Whereas previous research was limited to examining dead tissue, thanks to the innovation of the endoscopic probe, researchers can now examine the organ as it is actually functioning on a live human. Because previous research methods, in fact, changed the nature of what was being observed, it is hardly surprising that until now, we never really had a clear picture of what was going on just beneath our skin.
The findings of David Carr-Locke and Petros Benia were passed on to expert Neil Theise, a professor at New York University’s school of medicine. What excited Theise is that the interstitium is composed of extracellular fluid. It is well known that 70% of the human body is comprised of water. Most of that is contained within our cells. But the small portion of liquid that is not contained within our cells – the extracellular fluid – is little understood.
The interstitium puts this new region of medicine on the map. Now that it is being tentatively thought of as an organ or “quasi-organ,” research interest, money, and resources will flow towards a better understanding of this extracellular fluid and its role in our health.
Speaking to National Geographic, Neil Theise speculates that the interstitium could be the source of lymph, a fluid found throughout the body that supports our immune system. A better awareness of the function and movements of this fluid can lead to more understanding of how diseases like cancer spread throughout and between organs. He says: “Can we detect [disease] earlier by sampling fluid from the space? Can we figure out mechanisms to stop spread?”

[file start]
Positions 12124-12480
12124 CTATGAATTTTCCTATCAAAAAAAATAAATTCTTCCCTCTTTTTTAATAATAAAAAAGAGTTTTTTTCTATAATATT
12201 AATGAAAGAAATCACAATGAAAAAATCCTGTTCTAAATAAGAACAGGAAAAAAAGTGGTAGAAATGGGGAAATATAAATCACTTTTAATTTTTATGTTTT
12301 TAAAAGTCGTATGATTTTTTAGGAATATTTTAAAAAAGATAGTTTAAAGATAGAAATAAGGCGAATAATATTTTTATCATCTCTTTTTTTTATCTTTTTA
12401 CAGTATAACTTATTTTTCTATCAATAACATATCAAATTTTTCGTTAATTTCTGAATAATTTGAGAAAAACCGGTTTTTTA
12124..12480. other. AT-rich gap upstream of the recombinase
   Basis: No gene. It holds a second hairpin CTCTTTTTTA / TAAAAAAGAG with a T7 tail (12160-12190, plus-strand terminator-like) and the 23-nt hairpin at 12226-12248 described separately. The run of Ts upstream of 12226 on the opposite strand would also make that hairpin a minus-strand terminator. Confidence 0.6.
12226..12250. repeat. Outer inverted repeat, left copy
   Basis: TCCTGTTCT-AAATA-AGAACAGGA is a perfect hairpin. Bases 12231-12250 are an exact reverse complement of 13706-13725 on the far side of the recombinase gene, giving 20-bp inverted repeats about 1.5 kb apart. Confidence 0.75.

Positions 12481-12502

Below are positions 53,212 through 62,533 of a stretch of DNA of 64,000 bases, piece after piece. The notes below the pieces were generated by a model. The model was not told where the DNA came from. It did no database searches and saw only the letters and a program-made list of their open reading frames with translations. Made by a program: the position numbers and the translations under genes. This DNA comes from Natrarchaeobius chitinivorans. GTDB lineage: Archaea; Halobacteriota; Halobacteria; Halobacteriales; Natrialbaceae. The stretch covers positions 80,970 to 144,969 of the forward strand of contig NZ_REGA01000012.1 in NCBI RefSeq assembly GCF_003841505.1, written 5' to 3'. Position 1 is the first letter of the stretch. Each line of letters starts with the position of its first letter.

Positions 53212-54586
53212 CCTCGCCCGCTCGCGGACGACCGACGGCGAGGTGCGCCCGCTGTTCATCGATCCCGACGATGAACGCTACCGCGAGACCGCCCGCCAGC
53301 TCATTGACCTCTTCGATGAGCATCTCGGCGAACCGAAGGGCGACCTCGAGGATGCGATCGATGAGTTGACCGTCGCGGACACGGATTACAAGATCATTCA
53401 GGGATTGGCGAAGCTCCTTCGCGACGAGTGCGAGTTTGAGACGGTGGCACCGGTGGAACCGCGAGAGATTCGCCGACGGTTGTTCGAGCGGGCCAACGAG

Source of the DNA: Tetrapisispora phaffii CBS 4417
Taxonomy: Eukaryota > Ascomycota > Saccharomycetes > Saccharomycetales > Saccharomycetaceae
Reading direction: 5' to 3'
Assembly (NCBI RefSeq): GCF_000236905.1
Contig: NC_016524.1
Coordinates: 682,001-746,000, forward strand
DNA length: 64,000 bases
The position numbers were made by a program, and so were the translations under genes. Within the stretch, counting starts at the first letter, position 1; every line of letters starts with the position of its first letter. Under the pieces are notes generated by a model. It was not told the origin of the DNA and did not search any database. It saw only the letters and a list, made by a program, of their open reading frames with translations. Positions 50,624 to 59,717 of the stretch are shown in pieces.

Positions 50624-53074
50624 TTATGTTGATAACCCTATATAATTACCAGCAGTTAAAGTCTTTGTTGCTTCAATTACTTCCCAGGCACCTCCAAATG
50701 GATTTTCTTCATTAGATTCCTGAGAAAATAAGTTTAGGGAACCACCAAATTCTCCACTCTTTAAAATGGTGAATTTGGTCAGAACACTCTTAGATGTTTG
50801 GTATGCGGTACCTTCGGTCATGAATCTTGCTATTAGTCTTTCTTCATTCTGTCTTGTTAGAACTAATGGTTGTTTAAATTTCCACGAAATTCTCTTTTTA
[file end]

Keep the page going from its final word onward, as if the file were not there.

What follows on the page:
As Scientific American reports, the new discovery may help explain why and how cancer spreads to the lymph nodes; it could be through cancer forming within the interstitial fluid, and then being carried within the fluid as it drains into the lymphatic system. Of course, this is still an early, hypothetical stage, but it could well turn out to be a profound step towards advancing our understanding of cancer.
The only answer one can really give at this stage is “we’re just not sure.” While some people are already excitedly declaring the interstitium the body’s newest organ, it is too early to assume that scientific consensus has coalesced around this idea.
Other researchers with different specialties and from different organizations will have to apply the latest technology and make their own deductions. If enough independent researchers arrive at the same conclusion, then we could perhaps start breaking out the extracellular champagne – but not just yet!
What is certainly worth celebrating is the attitude of discovery, and that at every turn our bodies reveal themselves to be more complex and intricate than previous generations of doctors and medical students had been allowed to imagine. This is why, as a spokesperson for Qupi, I applaud their effort to keep its database of questions up to date and relevant. Qupi’s large medical advisory board ensures that students are learning the latest clinical knowledge, and not missing out on the exciting developments that are occurring in medical research.
If you’re a young student at the start of your medical career, it is likely that to paraphrase the great Louis Armstrong, you’ll learn things that today’s doctors will never know!